002 - Living the Indie Dream

Ever since I saw 'Indie Game: The Movie' about the stories behind Braid, Super Meat Boy and Fez, and their creators, I've been 'dreaming' about the indie life. Now let's get real; working on video games, being your own boss and getting paid for it, sounds like a fantastic deal. But, as the movie points out, it is hard and stressful work filled with uncertainty especially on the 'getting paid' part. At the same time it can be very rewarding. Maybe not always financially, but in terms of personal development, being creative and forging something for the world to see it is quite powerful.
About a year ago I came across a GDC talk on YouTube by Jake Birkett titled 'The No Hit Wonder: 11 Years and Still Going. How?'. It is a great talk by (from the looks of it) a very sincere guy on how to be an indie without creating a hit game, but still being able to survive for eleven years.  I've embedded the talk below, please enjoy it if you're thinking about going indie yourself and especially if you're doubtful of your ability to invent the next Mario or Angry Birds. Spoiler: you don't have to!

Now this is right up my alley. For one, I'm old (36 and counting), have two kids, a mortgage and a lot of monthly bills to pay. Simply put I just can't decide to go full indie at the drop of a hat. I need disposable income to take care of my family, pay for the house we live in, etcetera. So how do I plan to live the indie dream in a way that fits me and my family life? Quite simply by making it my hobby and see where it'll take me. A lot of YouTubers start the same way, by doing what they like, as a hobby, while having a full-time day job. And for some it led to a position where they are now a full-time YouTuber, and for others it's still a hobby they are passionate about. Lon.tv is such a YouTube channel. Lon is older than me, has a couple of kids, but after a couple years creating videos as a hobby he has turned it into a real business over the last year. It is fun to see this happen and a great inspiration. Like I said in devlog 001 it's all about the journey.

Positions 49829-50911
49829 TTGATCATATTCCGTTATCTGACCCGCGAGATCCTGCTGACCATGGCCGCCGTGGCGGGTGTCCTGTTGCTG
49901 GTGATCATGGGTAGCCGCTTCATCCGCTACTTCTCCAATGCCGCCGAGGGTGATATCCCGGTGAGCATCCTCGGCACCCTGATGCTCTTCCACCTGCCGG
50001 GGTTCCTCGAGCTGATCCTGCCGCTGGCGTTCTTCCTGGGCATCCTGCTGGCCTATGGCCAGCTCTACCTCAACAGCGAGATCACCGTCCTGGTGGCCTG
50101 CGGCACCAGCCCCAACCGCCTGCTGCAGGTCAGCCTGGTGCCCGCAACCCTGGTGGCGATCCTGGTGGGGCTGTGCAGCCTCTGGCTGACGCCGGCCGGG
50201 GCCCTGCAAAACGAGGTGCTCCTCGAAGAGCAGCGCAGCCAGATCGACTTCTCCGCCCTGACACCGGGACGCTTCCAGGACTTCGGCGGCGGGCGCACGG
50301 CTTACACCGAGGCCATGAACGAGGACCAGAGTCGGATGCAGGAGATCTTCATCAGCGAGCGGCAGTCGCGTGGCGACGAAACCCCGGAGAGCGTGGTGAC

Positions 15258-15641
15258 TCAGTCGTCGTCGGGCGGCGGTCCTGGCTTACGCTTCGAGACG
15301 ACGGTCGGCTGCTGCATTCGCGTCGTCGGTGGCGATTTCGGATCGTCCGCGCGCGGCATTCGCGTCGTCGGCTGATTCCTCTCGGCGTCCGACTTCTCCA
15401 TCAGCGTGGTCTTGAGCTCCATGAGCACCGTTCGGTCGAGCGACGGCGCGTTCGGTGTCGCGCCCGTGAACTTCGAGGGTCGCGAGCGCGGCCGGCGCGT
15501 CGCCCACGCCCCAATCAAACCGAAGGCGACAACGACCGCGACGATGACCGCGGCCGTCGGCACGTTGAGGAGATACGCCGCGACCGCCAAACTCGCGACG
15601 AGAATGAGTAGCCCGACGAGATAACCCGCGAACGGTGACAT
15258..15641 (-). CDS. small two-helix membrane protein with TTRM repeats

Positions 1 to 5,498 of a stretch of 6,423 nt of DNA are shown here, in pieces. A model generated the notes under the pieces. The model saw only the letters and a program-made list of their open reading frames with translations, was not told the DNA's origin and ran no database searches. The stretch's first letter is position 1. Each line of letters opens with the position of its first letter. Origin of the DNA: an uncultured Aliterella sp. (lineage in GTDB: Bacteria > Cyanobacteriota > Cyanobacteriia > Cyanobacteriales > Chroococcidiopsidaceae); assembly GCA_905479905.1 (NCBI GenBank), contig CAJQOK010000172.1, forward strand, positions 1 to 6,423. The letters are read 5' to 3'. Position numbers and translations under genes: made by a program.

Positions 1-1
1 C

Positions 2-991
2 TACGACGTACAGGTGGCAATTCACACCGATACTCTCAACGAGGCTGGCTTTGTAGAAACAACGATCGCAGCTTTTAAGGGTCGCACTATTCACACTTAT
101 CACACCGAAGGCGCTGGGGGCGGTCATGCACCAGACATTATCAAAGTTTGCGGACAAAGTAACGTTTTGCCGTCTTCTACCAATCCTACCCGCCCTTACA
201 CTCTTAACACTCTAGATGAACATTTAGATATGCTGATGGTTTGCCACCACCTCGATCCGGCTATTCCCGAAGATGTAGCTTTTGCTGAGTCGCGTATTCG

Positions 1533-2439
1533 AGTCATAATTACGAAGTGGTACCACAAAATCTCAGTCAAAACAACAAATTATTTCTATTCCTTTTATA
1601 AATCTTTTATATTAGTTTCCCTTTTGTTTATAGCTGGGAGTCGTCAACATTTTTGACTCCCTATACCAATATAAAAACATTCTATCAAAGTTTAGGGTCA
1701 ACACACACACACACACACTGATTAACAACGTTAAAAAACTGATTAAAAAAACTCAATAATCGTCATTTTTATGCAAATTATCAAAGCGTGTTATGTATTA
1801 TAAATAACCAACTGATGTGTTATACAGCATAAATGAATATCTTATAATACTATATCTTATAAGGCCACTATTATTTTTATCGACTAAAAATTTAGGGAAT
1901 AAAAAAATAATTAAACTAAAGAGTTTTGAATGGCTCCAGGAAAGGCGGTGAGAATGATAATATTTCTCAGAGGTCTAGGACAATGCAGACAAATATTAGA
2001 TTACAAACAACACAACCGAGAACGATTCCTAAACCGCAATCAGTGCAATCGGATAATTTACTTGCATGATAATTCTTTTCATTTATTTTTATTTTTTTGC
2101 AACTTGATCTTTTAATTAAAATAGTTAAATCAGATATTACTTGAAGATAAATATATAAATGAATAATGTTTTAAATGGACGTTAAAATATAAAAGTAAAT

Last year I my gave up my freelance business as a full-stack developer to start working at a small mobile game studio as a mobile iOS developer. To me this came with two advantages, namely a steady income and an entry into the game industry. This freed up time and energy to put into my hobby, which may ultimately lead to me 'living the indie dream' (whatever that means).

My end goal is to create and release a short, but fun to play game, and to bring it to as many platforms and people as possible. Let's aim for 1,000 downloads, because that sounds like a number I would be very proud of.

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